By Deborah Mary Sophia and Hilary Russ
(Reuters) -Yum Brands Inc beat Street estimates for quarterly sales and profit on Wednesday, as strong demand for wallet-friendly meals at its Taco Bell restaurants helped offset weaker growth in its Pizza Hut and KFC chains.
Taco Bell’s $2 burritos and $1.49 breakfast offerings attracted more low-income consumers looking for cheaper options amid decades-high inflation, while wealthier customers looking to save also increased orders from Yum’s outlets.
“We are seeing higher-income customers coming more frequently. And some of that is no doubt due to trade down into our brands,” Yum’s Chief Executive Officer David Gibbs said on an earnings call.
Taco Bell also relaunched the cult-classic Mexican Pizza in September. That helped same-store sales surge 11%, crushing analysts’ estimate for a 6.8% rise.
Yum’s shares were last up marginally in choppy trading.
Investors are watching consumer behavior for signs of pressure that could foretell a recession. Persistently high inflation has caused even some affluent diners to look for cheaper options such as McDonald’s, while Chipotle on Tuesday missed profit estimates despite its wealthier core customers eating there more often.
Yum is “able to serve customers at any part of the economic strata” in the United States, Chief Financial Officer Chris Turner said in an interview.
Higher-income customers ordered items like Taco Bell’s Double Steak Grilled Cheese Burrito or Pizza Hut’s Big New Yorker pizza with six extra-large, foldable slices, he said.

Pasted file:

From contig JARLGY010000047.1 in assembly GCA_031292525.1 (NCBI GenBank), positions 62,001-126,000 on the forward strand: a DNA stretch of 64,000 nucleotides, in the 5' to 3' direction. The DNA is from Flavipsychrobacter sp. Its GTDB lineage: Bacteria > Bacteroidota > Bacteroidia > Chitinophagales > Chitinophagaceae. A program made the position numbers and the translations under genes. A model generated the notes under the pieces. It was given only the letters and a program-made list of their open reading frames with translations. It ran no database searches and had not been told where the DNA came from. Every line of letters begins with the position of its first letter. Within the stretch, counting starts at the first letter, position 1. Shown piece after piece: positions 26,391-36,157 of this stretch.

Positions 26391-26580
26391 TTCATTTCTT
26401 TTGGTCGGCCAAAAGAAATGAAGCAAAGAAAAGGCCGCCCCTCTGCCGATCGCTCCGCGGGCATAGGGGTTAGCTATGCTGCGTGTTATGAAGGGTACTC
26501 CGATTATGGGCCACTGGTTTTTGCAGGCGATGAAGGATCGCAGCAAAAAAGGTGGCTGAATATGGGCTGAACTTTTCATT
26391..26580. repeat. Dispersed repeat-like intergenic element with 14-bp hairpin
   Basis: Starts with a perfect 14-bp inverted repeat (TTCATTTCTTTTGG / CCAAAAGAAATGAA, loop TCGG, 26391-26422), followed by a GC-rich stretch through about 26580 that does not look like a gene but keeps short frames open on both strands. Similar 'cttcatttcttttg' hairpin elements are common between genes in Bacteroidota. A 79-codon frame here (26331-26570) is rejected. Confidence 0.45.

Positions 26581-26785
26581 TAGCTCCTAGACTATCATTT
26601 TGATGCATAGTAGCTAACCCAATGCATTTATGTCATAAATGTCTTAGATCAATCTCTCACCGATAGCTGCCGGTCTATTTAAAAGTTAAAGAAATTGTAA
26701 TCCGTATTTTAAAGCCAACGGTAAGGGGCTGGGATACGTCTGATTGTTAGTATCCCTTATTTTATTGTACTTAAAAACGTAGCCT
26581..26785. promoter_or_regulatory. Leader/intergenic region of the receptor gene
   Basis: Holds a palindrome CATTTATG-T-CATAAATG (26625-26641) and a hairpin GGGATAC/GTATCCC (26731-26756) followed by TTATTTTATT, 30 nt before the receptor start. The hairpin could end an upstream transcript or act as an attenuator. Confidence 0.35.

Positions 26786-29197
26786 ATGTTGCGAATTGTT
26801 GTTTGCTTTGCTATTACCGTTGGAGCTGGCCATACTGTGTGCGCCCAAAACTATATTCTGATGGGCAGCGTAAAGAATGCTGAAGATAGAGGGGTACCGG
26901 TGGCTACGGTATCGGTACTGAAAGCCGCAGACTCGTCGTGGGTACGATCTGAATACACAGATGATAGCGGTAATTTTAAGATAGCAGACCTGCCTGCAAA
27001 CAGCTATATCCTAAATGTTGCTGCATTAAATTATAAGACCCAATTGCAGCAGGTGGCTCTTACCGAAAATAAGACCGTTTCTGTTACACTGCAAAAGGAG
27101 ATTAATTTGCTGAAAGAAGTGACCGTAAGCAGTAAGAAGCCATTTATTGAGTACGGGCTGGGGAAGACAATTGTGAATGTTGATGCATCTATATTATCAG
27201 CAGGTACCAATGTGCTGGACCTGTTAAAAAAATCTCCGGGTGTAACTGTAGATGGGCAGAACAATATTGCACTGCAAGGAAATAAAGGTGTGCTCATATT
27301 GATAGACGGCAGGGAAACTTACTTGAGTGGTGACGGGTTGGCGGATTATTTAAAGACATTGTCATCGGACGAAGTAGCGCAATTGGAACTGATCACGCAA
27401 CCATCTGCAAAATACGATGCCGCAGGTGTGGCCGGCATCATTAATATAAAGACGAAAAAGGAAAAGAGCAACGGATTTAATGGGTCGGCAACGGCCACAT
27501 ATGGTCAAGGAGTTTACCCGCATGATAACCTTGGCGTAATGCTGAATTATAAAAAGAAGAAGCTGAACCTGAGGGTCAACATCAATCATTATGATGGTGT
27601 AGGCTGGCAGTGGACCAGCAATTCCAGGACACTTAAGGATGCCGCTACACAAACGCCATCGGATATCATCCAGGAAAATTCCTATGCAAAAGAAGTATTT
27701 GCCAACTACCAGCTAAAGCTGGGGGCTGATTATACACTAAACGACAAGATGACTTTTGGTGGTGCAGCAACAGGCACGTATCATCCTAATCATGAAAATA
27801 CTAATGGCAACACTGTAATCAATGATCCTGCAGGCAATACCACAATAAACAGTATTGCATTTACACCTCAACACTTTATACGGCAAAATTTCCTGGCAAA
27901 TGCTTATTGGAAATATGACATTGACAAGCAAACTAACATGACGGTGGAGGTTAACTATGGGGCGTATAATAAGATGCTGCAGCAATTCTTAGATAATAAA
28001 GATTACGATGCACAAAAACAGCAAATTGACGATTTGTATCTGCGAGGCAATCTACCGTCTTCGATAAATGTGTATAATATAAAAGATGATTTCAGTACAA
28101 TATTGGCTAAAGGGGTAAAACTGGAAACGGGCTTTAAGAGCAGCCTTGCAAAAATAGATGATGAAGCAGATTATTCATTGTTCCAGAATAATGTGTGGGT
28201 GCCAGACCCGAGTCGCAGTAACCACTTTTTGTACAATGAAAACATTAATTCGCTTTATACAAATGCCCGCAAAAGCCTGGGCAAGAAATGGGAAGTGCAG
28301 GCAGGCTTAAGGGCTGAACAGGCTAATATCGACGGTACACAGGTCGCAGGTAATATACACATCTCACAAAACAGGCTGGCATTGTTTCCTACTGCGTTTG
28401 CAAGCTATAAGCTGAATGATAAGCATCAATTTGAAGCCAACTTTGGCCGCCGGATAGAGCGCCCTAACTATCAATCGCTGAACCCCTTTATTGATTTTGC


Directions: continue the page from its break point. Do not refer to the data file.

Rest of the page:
Turner declined to provide details about Taco Bell’s U.S. traffic levels or how much menu prices rose over the year. He would not say how much of the chain’s comparable sales growth was due to higher prices.
A soft taco at one New York City Taco Bell location was priced at $2.39 on Wednesday, up 14% from February 2022, according to a Reuters tracker of fast-food prices.
Most restaurants raised prices last year to offset soaring costs for food and labor. This year, Yum’s food inflation costs should moderate into the low- to mid-single digits, Turner said.
The launch of “Melts” – an individual-sized meal consisting of two slices of pizza and dipping sauce – at Pizza Hut and value deals on wraps at KFC also helped drive traffic. Both brands reported a rise in U.S. same-store sales but weak China sales led to a miss on Wall Street estimates.
“In what could be a tough macro for restaurants this year … Yum should continue to benefit from trade-down (from consumers),” said UBS analyst Dennis Geiger.
Total same-store sales at Louisville, Kentucky-based Yum rose 6% for the three months ended Dec. 31. Analysts had expected a 4.57% increase.
Yum also took a 2-point hit to profit from the move to exit Russia.
Excluding items, the company earned $1.31 per share in the fourth quarter, beating estimates of $1.26, according to Refinitiv IBES data.
(Reporting by Deborah Sophia in Bengaluru; Additional reporting by Hilary Russ in New York; Editing by Sriraj Kalluvila and Jonathan Oatis)